Barnacle Anatomy [Explained in Detail]

A barnacle is a type of crustacean known as a cirripede. Its body is covered with tough plates made of calcium carbonate and attaches itself to hard surfaces to live. However, this article will let you know more about barnacle anatomy.

Barnacle Anatomy: External, Internal & Reproduction


Here are some anatomical systems of barnacles are discussed below.

External Anatomy

  • Carapace: The exterior shell-like structure surrounding the body of a barnacle, consisting of a ring of plates, including the rostrum, two lateral plates, two carinolaterals, and a carina.
  • Operculum: A lid-like structure covering the opening of the carapace in sessile barnacles.

Internal Anatomy

  • Cirri: Hair-like structures extending from the barnacle’s body, used for feeding and locomotion.
  • Thorax: The middle part of a barnacle’s body, consisting of various organs and tissues.
  • Mantle Cavity: A space between the barnacle’s body and the carapace, containing the feeding and reproductive organs.
  • Feeding Apparatus: Composed of the maxilla, labrum, and mandible, which help to capture and filter food from the surrounding water.
  • Digestive System: Consisting of a stomach, intestine, and anus for breaking down and excreting waste.

Reproductive Anatomy

  • Hermaphroditism: Most barnacles are hermaphrodites, meaning they have both male and female reproductive organs.
  • Testes and Ovaries: Located in the mantle cavity and produce gametes for reproduction.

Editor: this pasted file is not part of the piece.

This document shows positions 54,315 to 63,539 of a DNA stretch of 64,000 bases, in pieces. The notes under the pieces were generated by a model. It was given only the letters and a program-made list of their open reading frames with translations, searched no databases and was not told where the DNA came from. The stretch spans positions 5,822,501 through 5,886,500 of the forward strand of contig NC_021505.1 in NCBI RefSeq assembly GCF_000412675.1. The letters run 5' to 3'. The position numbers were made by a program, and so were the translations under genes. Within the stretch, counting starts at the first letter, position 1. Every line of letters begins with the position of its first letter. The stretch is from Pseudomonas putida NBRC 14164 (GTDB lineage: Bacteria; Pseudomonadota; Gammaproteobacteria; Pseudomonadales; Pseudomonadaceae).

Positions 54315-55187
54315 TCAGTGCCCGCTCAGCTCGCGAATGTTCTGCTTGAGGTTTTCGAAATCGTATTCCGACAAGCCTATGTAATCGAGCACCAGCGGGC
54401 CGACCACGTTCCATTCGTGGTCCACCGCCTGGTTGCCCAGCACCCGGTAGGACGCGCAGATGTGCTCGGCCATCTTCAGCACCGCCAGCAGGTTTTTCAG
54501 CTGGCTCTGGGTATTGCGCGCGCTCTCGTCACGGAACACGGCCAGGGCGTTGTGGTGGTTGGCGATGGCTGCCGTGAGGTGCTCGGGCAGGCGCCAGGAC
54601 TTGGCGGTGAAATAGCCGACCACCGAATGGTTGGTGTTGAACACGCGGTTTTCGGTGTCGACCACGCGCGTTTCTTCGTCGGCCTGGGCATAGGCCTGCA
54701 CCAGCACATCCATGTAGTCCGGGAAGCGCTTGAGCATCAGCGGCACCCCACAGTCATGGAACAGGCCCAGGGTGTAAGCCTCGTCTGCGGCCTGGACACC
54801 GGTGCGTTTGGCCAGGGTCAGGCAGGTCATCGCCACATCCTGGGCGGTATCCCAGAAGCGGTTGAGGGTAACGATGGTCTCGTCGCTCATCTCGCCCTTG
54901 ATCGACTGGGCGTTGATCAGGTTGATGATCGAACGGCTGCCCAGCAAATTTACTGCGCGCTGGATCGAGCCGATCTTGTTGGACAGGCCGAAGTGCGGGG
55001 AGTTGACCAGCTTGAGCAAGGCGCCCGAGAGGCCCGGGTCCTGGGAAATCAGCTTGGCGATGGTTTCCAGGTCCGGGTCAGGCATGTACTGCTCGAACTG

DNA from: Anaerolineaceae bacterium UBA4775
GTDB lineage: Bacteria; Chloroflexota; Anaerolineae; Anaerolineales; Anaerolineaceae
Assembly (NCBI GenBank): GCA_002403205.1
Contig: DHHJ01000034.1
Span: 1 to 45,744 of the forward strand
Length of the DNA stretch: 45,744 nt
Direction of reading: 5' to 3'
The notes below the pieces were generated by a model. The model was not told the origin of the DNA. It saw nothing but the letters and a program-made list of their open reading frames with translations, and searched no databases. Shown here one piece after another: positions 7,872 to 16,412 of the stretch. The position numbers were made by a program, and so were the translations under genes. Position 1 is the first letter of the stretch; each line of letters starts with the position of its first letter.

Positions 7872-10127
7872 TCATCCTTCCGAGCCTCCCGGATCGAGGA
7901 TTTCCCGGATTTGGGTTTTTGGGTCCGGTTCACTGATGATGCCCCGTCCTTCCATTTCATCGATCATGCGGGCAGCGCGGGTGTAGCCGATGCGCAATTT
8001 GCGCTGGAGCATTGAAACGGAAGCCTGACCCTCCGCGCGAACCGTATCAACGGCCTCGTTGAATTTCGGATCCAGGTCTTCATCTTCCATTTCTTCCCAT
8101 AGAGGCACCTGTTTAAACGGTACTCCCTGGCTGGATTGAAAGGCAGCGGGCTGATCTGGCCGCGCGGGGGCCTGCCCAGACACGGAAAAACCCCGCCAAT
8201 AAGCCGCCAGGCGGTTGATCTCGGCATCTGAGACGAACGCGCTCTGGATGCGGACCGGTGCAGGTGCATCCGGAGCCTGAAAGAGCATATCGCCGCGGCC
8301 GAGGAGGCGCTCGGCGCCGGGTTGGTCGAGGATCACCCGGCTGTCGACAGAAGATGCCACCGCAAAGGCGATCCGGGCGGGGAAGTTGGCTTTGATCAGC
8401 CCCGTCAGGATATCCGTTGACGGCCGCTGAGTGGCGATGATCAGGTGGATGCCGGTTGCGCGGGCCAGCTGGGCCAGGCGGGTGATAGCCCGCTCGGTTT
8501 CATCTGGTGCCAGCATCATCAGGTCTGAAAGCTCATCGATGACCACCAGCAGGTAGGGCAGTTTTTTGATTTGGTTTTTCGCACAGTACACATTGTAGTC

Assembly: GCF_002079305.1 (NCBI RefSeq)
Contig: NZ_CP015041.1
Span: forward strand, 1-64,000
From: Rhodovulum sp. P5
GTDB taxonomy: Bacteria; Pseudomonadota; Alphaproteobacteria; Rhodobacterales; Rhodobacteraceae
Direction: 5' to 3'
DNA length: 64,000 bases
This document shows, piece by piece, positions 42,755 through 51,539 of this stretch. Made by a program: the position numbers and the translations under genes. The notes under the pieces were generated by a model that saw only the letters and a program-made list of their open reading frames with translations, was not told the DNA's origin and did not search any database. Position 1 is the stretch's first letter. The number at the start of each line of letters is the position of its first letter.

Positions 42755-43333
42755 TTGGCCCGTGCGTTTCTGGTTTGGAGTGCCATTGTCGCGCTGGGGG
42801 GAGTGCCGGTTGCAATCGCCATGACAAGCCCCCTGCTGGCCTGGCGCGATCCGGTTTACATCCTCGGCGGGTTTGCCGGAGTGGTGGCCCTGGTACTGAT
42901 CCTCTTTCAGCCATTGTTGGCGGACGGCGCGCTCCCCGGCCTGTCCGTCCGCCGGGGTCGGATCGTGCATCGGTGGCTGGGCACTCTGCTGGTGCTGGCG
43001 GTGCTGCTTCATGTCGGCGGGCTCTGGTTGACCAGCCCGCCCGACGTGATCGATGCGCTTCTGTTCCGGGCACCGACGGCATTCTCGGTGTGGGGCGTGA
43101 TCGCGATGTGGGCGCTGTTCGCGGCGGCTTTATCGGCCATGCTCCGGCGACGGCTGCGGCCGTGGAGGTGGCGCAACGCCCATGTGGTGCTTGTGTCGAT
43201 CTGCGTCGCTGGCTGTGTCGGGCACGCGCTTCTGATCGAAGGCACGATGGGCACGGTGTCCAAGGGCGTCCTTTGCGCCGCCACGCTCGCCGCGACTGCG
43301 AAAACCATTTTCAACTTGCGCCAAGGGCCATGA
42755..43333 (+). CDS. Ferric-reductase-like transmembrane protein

• Cement Glands: Secrete an adhesive substance for attaching to surfaces and forming colonies.

What is Cirri in Barnacle Anatomy?

Barnacle anatomy | Source:

Cirri are the feather-like appendages used by barnacles for feeding. These appendages are composed of specialized jointed legs modified for this purpose. There are six pairs of cirri in total, each equipped with sensory hairs that help detect the presence of microscopic organisms in the water.

The cirri of a barnacle are set within a protective shell structure, which is opened and closed by a series of muscles. When the barnacle is feeding, the cirri are rapidly extended and retracted through the opening at the top of the shell, combing the water for plankton and other small organisms.

At the anatomical level, cirri consists of a series of segments connected by joints. A hard exoskeleton, made up of chitin and other tough materials, covers these segments. The joint structure of the cirri allows them to be highly flexible, which is essential for effective feeding.

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In addition to their joint structure, cirri are covered in tiny sensory hairs called setae. These hairs serve as receptors for detecting chemicals in the water, allowing the barnacle to locate potential food sources.

As the cirri moves through the water, the setae brush against small organisms, trapping them between the hairs until the barnacle can ingest them.

Do Barnacles Have Brains?

Yes, barnacles have brains. However, their brains are less developed than those of humans or other animals. Barnacles lived sedentary lives, so they didn’t require much cognitive power for survival.